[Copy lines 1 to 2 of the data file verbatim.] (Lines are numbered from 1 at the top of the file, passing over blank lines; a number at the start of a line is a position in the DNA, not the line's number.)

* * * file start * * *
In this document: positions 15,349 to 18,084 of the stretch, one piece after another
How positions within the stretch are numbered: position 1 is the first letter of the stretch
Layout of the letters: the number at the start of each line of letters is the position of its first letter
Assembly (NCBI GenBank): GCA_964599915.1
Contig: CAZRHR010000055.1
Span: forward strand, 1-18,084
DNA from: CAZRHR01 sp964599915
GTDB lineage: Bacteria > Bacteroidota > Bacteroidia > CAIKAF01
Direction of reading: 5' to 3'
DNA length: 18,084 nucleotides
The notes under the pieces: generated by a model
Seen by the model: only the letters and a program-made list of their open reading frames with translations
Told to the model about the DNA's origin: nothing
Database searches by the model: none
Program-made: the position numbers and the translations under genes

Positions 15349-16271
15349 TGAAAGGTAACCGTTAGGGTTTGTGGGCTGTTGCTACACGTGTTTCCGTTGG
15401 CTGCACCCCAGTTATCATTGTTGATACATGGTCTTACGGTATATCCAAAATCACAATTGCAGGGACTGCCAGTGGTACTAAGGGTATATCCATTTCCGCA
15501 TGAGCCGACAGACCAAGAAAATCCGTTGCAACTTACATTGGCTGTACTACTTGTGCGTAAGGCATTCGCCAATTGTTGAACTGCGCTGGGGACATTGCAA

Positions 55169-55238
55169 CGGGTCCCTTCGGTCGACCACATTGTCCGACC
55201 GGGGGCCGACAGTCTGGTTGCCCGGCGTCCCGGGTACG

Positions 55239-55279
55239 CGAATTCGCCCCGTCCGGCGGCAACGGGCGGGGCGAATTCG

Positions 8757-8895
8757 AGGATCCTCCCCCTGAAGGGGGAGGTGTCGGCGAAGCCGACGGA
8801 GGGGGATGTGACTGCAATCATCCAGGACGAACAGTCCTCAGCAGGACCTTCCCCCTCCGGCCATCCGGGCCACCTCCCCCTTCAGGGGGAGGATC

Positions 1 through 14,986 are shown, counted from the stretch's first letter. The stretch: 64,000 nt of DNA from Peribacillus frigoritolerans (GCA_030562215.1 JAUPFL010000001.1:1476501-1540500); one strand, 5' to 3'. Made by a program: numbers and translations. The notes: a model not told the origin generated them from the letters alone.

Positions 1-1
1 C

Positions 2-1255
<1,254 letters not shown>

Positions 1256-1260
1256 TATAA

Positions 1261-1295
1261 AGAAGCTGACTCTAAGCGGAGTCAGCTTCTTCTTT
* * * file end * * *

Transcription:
In this document: positions 15,349 to 18,084 of the stretch, one piece after another
How positions within the stretch are numbered: position 1 is the first letter of the stretch